Buddy Holly to Chucky
A fan asked me how I went from doing the music for the "Buddy Holly Story," rock'n roll, to
"Child's Play" a dissonant, atonal, crunching, screeching orchestral score.
The short answer is that; as a newbie my first love was the guitar and Jazz; west coast, Kenton, Monk, Bird. Miles and everything that was out there to find.
Then I heard Ravel's "La Valse" and was blown away by orchestral music and its ability to mess with 3/4 time and "paint" pictures. I had discovered "program music" the classical music that is written to evoke mental pictures and not music for music's sake. It promoted visions of places, events, atmospheres; to set moods like fear, motion, calm, bliss. Sound familiar?
Perfect music for scoring films. In fact many of the first film composers came out of this school of thinking, composting, and I was one.
The last type of music I ran into was Doo-Wop, which I didn't like at all because of the boring aspect of the music and inane lyrics. But then at a School party one of the kids played Little Richard's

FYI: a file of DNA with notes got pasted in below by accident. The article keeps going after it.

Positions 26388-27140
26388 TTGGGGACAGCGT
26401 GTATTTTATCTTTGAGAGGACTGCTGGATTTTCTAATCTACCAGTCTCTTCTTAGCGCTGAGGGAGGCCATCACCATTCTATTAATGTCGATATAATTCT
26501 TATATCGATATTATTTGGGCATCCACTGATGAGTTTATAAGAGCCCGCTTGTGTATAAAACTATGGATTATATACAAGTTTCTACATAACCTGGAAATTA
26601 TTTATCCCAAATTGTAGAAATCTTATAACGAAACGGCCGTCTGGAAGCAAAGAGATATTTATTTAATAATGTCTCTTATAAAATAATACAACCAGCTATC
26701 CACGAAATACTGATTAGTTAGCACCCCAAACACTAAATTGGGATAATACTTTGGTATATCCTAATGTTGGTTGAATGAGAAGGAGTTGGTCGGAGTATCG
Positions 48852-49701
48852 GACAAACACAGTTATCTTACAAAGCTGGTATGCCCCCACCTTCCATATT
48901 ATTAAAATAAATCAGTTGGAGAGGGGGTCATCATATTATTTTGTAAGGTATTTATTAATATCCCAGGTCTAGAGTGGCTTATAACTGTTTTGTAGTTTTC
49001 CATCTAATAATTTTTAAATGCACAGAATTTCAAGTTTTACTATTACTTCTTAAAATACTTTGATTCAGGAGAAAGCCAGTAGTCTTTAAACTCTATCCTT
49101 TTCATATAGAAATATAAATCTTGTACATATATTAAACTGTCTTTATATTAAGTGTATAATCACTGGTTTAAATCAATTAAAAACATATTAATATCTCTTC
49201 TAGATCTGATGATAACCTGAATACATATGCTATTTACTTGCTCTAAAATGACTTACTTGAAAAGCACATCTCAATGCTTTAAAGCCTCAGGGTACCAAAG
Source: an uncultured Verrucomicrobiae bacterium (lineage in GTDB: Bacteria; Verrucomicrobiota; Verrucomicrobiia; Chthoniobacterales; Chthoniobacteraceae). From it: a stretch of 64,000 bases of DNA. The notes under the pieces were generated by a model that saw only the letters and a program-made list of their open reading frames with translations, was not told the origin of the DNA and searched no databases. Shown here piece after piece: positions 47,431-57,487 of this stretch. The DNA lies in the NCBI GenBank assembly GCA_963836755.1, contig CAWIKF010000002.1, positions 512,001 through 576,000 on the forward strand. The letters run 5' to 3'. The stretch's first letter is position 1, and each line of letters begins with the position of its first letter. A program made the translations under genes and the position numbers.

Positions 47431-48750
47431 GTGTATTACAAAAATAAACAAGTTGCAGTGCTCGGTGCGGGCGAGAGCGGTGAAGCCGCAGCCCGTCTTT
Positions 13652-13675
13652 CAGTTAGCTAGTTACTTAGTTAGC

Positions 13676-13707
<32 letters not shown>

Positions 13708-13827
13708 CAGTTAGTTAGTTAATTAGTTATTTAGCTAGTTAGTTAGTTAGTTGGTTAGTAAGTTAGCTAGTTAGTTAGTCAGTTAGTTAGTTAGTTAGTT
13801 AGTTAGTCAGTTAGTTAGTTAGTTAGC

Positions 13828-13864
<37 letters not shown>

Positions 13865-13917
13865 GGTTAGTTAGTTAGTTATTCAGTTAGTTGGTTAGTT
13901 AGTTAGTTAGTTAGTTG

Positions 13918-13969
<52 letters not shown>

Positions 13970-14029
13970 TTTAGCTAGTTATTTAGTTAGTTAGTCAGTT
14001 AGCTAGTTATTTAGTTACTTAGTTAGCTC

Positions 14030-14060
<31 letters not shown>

"Long Tall Sally."and I was stunned. Right then and there I fell in love with R&B, and rock like it; it had soul, sexuality, excitement, fun, energy. So count me in.
Then Motown hit, and I learned to play rhythm guitar in that bag. I met Dave Apple the head producer at Philly's Cameo records, they were tied to Dick Clark. Dave hired me as house guitarist and I was off starting a career.
By the time I finally got to meeting and getting envolved with film folks, I had been a studio guitarist, an arranger, and a self-schooled composer.
So I could handle it all; Jazz, Rock, Big Band, and the atonal and tonal orchestra writing, composing. And when electronics and synthesizers appeared, I jumped on that too.
So when I met rock film producers, they liked what I did in the rock area. When I met the horror film makers, I showed them I could do weird music so they liked me for that.
Like a good actor, I have range.
Yeah, Joe R